In residential neighborhood. Sunning on a palm tree on a cool day. Several other individuals observed in close proximity (no A. carolinensis were observed). Imaged only. GTS 1887.
Lined (Northern) Seahorse seen in West Palm Beach at Blue Heron Bridge, in a lagoon/estuary. I believe it is a young male, and as you can see by the photo, it has grown quite a lot of appendages for camouflage. Seahorses, primarily the Lined and Longsnout, are seen here regularly. The habitat is part muck, sand, seagrass, rubble and seaweed/algae.
This young girl WITH a data or radio pack on her back (very fancy/expensive looking) has joined my local backyard pond flock. She's been here almost regularly for about 2 weeks now. I have 4 Muscovy ducks (born & raised here on the pond) who are fed and taken care of. The Ibis's are grubbers off of the Ducks twice daily chow of whole wheat bread and Cat/Corn kibbles. Unlike the other local domesticated Ibises, this girl displays 2 additional/valuable feeding traits: she digs effectively for insects (lately "grubs") in the lawn, and she's regularly digging among the moist soil on the ponds edge (looks like shes successful at this). The data pack on her back is hardly noticeable and it doesn't seem to bother her at all. I'd like more info about this (I was once a ham radio enthusiast and I'm generally into these kinds of radio toys)... Can anyone refer me to the manufacturers product support page? If possible, I'd like to interrogate the packs data store and share its contents here. Ideally these devices should be built using lo-power Bluetooth 4 technology (with readily available Apple or Android software) so local enthusiasts can pick-up the data to upload/share online, etc.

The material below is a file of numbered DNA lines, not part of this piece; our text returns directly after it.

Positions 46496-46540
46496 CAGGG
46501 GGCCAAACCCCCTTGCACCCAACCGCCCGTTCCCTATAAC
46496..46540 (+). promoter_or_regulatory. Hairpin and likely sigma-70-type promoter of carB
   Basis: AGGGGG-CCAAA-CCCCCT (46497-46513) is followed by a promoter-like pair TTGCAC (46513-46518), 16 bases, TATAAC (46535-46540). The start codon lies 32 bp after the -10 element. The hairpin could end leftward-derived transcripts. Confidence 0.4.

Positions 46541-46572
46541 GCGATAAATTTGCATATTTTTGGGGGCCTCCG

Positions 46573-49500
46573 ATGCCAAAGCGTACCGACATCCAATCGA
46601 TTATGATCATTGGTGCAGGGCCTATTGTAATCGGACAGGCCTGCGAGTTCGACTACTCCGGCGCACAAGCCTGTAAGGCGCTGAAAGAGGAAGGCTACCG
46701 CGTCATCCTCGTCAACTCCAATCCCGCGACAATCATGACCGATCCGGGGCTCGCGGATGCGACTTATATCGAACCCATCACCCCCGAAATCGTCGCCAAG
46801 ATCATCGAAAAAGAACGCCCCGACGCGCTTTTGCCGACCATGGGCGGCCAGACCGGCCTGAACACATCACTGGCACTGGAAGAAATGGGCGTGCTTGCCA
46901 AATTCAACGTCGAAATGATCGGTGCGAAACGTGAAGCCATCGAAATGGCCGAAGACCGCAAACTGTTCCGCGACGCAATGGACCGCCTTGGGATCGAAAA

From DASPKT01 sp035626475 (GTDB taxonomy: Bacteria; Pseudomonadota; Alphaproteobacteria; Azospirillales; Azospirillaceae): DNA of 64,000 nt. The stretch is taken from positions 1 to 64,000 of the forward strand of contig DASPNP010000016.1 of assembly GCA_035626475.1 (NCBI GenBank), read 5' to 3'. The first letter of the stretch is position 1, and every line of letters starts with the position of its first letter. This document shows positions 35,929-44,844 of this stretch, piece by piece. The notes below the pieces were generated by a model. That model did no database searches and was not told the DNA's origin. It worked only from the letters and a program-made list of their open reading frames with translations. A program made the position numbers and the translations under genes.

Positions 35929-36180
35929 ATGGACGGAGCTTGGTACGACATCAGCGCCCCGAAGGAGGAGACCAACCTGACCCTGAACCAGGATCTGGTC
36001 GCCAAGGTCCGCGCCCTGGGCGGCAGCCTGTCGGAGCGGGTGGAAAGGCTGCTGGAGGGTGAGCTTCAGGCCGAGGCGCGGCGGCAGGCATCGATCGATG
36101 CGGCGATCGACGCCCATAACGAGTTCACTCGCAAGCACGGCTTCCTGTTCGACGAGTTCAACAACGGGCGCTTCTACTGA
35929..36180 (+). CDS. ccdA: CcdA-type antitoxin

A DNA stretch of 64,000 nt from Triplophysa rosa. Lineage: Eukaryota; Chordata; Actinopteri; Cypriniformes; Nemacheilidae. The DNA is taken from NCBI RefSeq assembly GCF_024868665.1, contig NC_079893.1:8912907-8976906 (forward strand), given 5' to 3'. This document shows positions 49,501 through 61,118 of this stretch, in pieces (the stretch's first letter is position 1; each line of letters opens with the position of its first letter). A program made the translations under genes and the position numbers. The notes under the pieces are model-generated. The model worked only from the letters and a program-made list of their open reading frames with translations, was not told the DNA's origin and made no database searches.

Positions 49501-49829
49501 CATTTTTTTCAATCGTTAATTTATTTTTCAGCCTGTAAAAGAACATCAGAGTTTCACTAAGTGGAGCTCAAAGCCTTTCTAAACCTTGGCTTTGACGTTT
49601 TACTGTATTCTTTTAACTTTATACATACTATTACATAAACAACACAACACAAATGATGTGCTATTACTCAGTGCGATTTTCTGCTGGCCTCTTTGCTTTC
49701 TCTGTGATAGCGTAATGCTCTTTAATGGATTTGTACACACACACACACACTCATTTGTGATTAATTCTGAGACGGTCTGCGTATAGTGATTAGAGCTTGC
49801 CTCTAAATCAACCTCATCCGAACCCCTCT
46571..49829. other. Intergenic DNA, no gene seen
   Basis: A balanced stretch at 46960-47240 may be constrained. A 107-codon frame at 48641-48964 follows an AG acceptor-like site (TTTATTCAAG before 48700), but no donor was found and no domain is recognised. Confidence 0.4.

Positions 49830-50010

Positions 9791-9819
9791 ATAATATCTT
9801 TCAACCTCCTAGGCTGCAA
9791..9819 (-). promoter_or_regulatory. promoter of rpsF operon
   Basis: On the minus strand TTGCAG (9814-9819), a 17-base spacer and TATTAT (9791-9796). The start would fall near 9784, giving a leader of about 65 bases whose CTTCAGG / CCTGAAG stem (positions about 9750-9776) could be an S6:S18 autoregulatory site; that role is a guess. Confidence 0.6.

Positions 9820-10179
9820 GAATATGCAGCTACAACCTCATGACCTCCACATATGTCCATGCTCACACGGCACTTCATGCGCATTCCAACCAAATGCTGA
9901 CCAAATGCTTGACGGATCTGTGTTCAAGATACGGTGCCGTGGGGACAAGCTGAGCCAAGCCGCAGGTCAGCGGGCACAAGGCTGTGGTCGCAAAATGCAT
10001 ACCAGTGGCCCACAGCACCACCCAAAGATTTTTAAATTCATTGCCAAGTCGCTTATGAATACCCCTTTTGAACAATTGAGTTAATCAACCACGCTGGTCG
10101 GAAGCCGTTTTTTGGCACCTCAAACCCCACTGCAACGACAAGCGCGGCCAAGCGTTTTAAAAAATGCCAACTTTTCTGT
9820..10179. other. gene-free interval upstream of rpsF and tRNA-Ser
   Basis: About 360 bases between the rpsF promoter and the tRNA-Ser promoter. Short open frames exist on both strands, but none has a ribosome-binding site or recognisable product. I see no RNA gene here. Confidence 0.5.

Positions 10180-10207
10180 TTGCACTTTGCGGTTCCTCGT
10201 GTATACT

4 seahorses observed, 3 Lined (they are called that here) and 1 Longsnout. They were seen in West Palm Beach at Blue Heron Bridge, in a lagoon/estuary. Seahorses, primarily the Lined and Longsnout, are seen here regularly. I believe the 3 Lined seahorses are males and the Longsnout is a female, but I am not 100% sure. The habitat is part muck, sand, seagrass, rubble and seaweed/algae.